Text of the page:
Darleen Scherer found her machine on the Bowery, but in a much different state than its current snazzy aqua one: "It needed quite a bit of work to be resuscitated," she says. After a custom paint job by the pros at Liemco Ltd., it was ready to make Supercrown's coffee soft-serve. It's a blend of Ronnybrook cream, homemade coffee syrup that has notes of chocolate, black cherry and toffee—which sounds like a sundae begging to happen.

    Photo: Supercrown Coffee Roasters

  • Tusk

    Portland, OR

    You'll find the dreamy dessert at the Middle Eastern-inspired hot spot, where pastry chef Nora Antene's soft-serve flavor rotates—and each one is as good as the last. The base uses milk powder for added creaminess, and this current version is a layered delight of halva soft-serve with hot fudge, salted peanuts and berries.

    Photo: Ryan Dirks/Tusk

  • Mah-Ze-Dahr Bakery

    New York, NY

    Umber Ahmad, founder of the West Village bakery, finds it's the classic traditional vanilla bean and dark chocolate flavors she offers that are true fan favorites. But it's the toppings that shine; they take what you already know and bump it up a notch. "It's a way for us to playfully celebrate childhood memories with being kitschy. We're not putting a kitten on top of this; we're putting candied hazelnuts and vanilla meringue kisses." (All made in-house, might we add.)

    Photo: Umber Ahmad

  • Made Nice

    New York, NY

    Just because you also own the restaurant just voted Best in the World doesn't mean you can't have fun with ice cream. The express version of Eleven Madison Park has a milk and honey soft-serve that's based off the restaurant's staple dessert, and is topped with honey brittle, oat shortbread, milk meringue and buckwheat honey.

    Photo: Evan Sung

  • Turkey and the Wolf

    New Orleans, LA

    Chef/owner Mason Hereford came up with the idea to put Potato Stix on ice cream, thanks to his habit of adding Cheez-Its to Blue Bell. Other toppings include a Michael Solomonov-inspired duo of tahini with date molasses And a savory snack food combo of dry-roasted peanuts, potato chips and homemade Cheez-Its from chef de cuisine Colleen Quarls's grandma's cheese straw recipe.

    Photo: Mason Hereford

  • Olmsted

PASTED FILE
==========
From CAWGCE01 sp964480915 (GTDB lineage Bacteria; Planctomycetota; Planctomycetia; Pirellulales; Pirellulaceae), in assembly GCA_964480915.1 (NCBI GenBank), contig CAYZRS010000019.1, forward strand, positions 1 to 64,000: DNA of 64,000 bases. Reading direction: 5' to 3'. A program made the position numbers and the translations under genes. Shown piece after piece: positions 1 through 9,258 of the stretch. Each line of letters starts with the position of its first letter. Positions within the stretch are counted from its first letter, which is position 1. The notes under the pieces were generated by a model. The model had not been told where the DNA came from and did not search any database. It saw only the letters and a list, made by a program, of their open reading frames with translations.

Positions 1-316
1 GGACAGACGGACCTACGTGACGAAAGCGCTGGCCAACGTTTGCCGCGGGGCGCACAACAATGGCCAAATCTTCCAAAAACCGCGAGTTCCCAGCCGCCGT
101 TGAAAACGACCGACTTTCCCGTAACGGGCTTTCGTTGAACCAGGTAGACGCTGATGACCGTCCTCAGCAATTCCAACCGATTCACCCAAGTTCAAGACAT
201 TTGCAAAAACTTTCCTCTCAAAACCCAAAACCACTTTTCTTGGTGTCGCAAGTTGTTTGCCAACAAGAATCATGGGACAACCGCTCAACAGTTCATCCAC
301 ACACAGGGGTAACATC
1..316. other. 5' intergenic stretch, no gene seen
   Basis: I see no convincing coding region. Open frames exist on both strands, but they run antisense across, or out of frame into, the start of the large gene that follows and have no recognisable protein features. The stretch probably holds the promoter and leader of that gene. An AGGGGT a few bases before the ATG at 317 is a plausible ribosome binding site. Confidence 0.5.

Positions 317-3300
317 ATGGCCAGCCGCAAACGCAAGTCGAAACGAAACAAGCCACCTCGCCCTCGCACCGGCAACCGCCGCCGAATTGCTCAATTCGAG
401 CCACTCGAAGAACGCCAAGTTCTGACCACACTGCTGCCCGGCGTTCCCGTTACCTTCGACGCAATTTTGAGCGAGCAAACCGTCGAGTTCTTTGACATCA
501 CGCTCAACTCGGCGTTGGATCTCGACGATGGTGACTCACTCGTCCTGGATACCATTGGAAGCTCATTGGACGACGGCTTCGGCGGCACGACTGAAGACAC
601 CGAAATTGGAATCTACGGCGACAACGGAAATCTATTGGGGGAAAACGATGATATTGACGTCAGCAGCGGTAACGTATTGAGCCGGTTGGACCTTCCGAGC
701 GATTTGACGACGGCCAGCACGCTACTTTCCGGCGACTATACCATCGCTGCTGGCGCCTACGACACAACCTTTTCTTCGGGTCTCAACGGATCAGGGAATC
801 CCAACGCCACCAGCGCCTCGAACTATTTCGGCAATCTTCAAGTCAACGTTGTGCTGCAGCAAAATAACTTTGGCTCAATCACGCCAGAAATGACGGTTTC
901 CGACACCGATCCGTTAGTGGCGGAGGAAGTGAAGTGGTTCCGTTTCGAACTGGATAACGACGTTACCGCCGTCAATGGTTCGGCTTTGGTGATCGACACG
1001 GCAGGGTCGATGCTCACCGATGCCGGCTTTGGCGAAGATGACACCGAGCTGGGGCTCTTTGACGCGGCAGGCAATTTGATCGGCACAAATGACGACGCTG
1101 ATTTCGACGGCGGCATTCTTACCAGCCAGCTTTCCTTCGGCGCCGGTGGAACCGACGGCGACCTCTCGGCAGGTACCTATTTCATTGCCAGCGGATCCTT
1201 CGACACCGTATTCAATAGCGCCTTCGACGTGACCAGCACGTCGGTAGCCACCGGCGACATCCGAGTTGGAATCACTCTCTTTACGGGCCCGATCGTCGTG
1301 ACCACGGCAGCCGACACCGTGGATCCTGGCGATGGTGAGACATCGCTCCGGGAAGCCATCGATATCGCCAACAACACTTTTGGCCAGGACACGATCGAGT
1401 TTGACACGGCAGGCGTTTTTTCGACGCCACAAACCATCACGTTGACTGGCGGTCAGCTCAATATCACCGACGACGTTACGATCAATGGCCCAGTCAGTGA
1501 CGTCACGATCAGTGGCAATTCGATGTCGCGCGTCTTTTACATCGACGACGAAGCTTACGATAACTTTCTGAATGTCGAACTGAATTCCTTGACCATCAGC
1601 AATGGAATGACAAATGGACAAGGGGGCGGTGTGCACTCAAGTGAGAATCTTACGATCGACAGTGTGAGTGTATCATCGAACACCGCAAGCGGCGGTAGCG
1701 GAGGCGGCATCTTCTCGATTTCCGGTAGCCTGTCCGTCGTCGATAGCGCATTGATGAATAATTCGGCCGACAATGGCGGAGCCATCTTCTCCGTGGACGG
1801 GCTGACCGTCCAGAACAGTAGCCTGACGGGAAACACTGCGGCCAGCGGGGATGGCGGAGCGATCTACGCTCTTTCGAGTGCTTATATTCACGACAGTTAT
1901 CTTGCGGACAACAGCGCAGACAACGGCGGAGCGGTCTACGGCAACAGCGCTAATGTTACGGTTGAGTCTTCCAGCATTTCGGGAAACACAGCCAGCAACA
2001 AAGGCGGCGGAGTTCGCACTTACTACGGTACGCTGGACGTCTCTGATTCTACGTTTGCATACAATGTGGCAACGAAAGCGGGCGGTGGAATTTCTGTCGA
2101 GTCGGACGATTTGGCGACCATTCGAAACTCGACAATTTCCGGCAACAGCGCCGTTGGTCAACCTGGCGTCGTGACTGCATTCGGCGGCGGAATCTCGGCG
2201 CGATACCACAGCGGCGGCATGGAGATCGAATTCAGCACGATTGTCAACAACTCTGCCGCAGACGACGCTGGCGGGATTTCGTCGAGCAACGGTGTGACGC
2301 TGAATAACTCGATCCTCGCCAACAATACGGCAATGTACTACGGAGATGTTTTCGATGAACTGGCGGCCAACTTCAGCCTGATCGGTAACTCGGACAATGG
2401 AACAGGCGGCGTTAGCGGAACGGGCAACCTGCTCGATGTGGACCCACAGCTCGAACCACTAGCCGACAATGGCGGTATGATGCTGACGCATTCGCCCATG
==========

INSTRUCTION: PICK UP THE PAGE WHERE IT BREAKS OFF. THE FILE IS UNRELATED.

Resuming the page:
Brooklyn, NY

    The flavors will rotate as the season goes on (sour cherry: coming to a restaurant garden near you), but here, it's a swirl of vanilla violet and strawberry. There's also the option to add Magic Shell, which chef Greg Baxtrom says reminds him of summers in the Midwest growing up with his family.

    Photo: Evan Sung

  • OddFellows Ice Cream Co.

    New York, NY

    New Yorkers love this ice cream shop for its flavors like Thai tea and miso cherry, but this summer, OddFellows is softening up—specifically, with a menu of carnival-inspired treats at a pop-up in bustling Soho. We took it upon ourselves to try them all, and The Pink Dip came out on top: a tall pile of raspberry sherbet soft-serve topped with hard, pink-tinted dip; freeze-dried raspberries; and gold dust.

    Photo: Wyatt Conlon

  • Soft Swerve

    New York, NY

    Soft Swerve cofounders Michael Tsang and Jason Liu were used to finding ube amped up with evaporated milk, beans and jellies in the Filipino dessert halo-halo but wanted to isolate the nutty purple yam flavor, which they saw as "the star of the show."

    Photo: Soft Swerve

  • Sfoglina

    Washington, D.C.

    Chef Fabio Trabocchi says "eating soft-serve imparts an immediate comfort few other treats provide." And once you spoon into his simple yet refined chocolate and vanilla gelato swirl, you'll taste exactly what he means.

    Photo: Greg Powers

  • Insa

    Brooklyn, NY

    Go for the Korean barbecue, stay for the karaoke and stay even longer for the silky soft-serve topped with five-spice with toasted peanut honeycomb, toasted sesame oil and Korean sea salt. Or you could opt for the other current offering: a refreshing combo of spiced blueberry compote, herby perilla, and mint and ginger crumble.

    Photo: Insa

  • Lilia

    Brooklyn, NY

    Chef Missy Robbins is known for making everyone swoon over mile-long ribbons of malfadini and fried cacio e pepe, but if you don't save room for dessert, you'll regret it—especially when this chocolate soft-serve gelato is at stake. It's topped with salted hazelnuts, espresso-chocolate powder and candied citrus.

    Photo: Evan Sung

  • Dominique Ansel Kitchen

    New York, NY

    "I'll always love the burrata," Dominique Ansel says of the seasonal window's classic flavor, which simmers fresh burrata with milk, sugar and sea salt before triple straining it for maximum smoothness. It comes topped with balsamic caramel, micro basil and confit strawberry for one incredible summer treat.

    Photo: Dominique Ansel Kitchen